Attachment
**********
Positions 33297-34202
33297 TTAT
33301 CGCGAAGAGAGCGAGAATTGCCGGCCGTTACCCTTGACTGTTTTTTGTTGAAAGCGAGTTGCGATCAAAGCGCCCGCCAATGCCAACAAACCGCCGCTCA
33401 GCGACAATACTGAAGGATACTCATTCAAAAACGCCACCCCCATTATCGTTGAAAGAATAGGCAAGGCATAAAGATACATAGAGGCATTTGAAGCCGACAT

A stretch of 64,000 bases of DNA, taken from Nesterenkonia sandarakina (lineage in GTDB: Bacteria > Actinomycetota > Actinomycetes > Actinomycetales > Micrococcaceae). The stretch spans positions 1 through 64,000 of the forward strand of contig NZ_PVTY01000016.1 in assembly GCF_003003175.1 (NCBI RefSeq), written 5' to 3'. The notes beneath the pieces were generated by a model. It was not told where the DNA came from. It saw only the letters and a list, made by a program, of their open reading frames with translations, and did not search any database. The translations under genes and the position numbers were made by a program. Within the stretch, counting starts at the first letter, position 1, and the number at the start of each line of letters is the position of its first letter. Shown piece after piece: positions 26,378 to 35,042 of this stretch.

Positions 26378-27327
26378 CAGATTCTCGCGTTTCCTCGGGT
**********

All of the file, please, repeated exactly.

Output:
Positions 33297-34202
33297 TTAT
33301 CGCGAAGAGAGCGAGAATTGCCGGCCGTTACCCTTGACTGTTTTTTGTTGAAAGCGAGTTGCGATCAAAGCGCCCGCCAATGCCAACAAACCGCCGCTCA
33401 GCGACAATACTGAAGGATACTCATTCAAAAACGCCACCCCCATTATCGTTGAAAGAATAGGCAAGGCATAAAGATACATAGAGGCATTTGAAGCCGACAT

A stretch of 64,000 bases of DNA, taken from Nesterenkonia sandarakina (lineage in GTDB: Bacteria > Actinomycetota > Actinomycetes > Actinomycetales > Micrococcaceae). The stretch spans positions 1 through 64,000 of the forward strand of contig NZ_PVTY01000016.1 in assembly GCF_003003175.1 (NCBI RefSeq), written 5' to 3'. The notes beneath the pieces were generated by a model. It was not told where the DNA came from. It saw only the letters and a list, made by a program, of their open reading frames with translations, and did not search any database. The translations under genes and the position numbers were made by a program. Within the stretch, counting starts at the first letter, position 1, and the number at the start of each line of letters is the position of its first letter. Shown piece after piece: positions 26,378 to 35,042 of this stretch.

Positions 26378-27327
26378 CAGATTCTCGCGTTTCCTCGGGT